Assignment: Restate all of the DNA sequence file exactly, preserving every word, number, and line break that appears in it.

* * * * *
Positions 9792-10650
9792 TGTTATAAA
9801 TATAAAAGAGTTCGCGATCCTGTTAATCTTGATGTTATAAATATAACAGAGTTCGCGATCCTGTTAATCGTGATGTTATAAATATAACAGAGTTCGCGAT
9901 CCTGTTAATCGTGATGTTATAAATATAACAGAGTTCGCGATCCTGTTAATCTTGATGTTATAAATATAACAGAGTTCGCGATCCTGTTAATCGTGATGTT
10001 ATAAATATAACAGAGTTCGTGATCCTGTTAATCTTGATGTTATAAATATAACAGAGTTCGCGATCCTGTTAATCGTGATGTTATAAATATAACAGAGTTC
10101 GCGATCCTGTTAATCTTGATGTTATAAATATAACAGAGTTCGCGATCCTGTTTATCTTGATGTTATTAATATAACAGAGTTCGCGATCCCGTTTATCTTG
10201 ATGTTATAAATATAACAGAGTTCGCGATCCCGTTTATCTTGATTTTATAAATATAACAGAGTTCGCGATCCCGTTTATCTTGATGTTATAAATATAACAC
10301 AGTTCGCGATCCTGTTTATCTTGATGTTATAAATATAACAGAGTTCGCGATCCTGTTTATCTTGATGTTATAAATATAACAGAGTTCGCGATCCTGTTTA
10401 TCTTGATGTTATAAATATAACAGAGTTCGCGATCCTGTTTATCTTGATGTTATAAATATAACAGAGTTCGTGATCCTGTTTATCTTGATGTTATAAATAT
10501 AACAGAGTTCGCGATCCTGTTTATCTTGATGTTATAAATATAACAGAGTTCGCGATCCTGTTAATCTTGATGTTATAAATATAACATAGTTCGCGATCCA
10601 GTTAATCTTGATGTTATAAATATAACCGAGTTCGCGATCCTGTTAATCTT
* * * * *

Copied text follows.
Positions 9792-10650
9792 TGTTATAAA
9801 TATAAAAGAGTTCGCGATCCTGTTAATCTTGATGTTATAAATATAACAGAGTTCGCGATCCTGTTAATCGTGATGTTATAAATATAACAGAGTTCGCGAT
9901 CCTGTTAATCGTGATGTTATAAATATAACAGAGTTCGCGATCCTGTTAATCTTGATGTTATAAATATAACAGAGTTCGCGATCCTGTTAATCGTGATGTT
10001 ATAAATATAACAGAGTTCGTGATCCTGTTAATCTTGATGTTATAAATATAACAGAGTTCGCGATCCTGTTAATCGTGATGTTATAAATATAACAGAGTTC
10101 GCGATCCTGTTAATCTTGATGTTATAAATATAACAGAGTTCGCGATCCTGTTTATCTTGATGTTATTAATATAACAGAGTTCGCGATCCCGTTTATCTTG
10201 ATGTTATAAATATAACAGAGTTCGCGATCCCGTTTATCTTGATTTTATAAATATAACAGAGTTCGCGATCCCGTTTATCTTGATGTTATAAATATAACAC
10301 AGTTCGCGATCCTGTTTATCTTGATGTTATAAATATAACAGAGTTCGCGATCCTGTTTATCTTGATGTTATAAATATAACAGAGTTCGCGATCCTGTTTA
10401 TCTTGATGTTATAAATATAACAGAGTTCGCGATCCTGTTTATCTTGATGTTATAAATATAACAGAGTTCGTGATCCTGTTTATCTTGATGTTATAAATAT
10501 AACAGAGTTCGCGATCCTGTTTATCTTGATGTTATAAATATAACAGAGTTCGCGATCCTGTTAATCTTGATGTTATAAATATAACATAGTTCGCGATCCA
10601 GTTAATCTTGATGTTATAAATATAACCGAGTTCGCGATCCTGTTAATCTT